Timothée Demont: timothee.demont[at]univ-amu.fr
Roberta Ziparo: rziparo[at]gmail.com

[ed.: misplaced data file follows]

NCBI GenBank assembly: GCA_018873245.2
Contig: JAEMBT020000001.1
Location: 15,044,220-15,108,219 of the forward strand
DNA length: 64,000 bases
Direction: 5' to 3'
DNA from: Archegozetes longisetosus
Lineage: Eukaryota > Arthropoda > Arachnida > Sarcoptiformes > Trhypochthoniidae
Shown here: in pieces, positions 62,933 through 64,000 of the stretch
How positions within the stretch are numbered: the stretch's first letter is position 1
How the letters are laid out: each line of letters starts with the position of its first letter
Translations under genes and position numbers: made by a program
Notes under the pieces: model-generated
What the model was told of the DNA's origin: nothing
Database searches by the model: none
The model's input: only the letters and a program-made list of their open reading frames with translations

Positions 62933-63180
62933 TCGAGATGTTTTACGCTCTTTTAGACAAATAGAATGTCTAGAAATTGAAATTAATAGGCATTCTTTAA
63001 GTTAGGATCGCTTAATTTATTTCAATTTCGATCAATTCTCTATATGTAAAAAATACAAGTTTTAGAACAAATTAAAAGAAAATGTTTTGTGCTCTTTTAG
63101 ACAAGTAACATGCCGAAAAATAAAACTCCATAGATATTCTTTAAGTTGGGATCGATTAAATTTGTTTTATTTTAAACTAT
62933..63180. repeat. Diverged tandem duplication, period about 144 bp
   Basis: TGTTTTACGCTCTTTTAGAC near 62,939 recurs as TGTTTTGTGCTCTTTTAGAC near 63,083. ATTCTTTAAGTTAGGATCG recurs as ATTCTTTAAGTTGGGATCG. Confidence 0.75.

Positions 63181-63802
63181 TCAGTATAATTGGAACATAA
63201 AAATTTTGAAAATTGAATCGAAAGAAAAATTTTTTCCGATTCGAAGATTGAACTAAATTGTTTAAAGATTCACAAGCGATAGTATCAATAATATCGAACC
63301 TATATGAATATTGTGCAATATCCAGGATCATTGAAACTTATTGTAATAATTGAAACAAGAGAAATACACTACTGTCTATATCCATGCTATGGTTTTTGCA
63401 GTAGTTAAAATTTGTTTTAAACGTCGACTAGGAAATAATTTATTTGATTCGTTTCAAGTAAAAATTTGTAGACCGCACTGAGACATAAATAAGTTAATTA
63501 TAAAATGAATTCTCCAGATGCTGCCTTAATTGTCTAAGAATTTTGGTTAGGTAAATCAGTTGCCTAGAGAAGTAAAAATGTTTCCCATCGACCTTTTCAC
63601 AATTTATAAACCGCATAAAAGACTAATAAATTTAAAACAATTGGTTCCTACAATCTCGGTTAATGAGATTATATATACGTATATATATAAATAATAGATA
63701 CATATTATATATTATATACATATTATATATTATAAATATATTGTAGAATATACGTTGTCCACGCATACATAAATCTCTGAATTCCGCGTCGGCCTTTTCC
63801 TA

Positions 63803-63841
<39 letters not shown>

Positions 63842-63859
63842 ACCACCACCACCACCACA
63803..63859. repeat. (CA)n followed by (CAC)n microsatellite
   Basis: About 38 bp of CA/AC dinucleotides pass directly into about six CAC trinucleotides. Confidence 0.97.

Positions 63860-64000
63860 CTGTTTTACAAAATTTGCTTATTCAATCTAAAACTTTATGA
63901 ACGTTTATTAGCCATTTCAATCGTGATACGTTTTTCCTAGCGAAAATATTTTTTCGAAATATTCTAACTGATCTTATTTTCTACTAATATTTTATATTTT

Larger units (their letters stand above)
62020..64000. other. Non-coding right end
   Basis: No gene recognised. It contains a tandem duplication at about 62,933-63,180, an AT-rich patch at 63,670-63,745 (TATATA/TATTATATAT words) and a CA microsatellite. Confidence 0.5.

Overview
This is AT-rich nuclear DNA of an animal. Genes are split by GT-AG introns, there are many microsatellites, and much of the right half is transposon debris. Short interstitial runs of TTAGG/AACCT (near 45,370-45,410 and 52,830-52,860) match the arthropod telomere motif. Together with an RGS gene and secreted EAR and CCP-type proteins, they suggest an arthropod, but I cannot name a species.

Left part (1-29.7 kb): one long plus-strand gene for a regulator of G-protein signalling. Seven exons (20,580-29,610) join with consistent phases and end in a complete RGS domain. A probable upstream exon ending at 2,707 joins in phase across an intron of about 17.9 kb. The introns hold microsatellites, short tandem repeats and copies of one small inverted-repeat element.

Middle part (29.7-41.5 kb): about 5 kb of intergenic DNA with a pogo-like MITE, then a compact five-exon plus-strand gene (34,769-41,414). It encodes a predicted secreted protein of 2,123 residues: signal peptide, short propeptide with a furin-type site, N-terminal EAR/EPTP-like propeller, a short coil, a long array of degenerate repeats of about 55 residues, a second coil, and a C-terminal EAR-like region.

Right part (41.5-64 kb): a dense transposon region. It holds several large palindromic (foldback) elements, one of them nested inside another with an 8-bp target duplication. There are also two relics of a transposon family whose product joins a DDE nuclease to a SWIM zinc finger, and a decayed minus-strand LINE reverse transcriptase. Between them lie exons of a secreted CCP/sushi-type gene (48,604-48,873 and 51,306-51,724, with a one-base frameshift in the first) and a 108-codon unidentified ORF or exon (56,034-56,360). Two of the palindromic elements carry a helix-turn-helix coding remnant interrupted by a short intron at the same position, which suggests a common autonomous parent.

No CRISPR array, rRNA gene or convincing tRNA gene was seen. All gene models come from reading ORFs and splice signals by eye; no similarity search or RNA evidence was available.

In developing countries with weak institutions, there is implicitly a large reliance on elections to instil norms of political accountability and reduce corruption. In this paper we show theoretically and empirically that electoral discipline is a weak instrument for improving accountability. Our theory model predicts that not only does corruption increase with competition under some conditions, but leakages from those components of public programs that citizens do not bene t privately from, are unresponsive to electoral competition. We then test the model's predictions using novel panel data from a unique setting - village level audits of implementation of one of India's largest rural public works program in the state of Andhra Pradesh during 2006 -10 following elections to the village council headship in 2006. Our ndings largely confirm the theoretical predictions. The results highlight not only that over- reliance on the disciplining effects of political competition is misplaced but also emphasize the need for policy interventions that reduce pilferage in the public component of welfare programs, which entail larger welfare losses to citizens in low income democracies.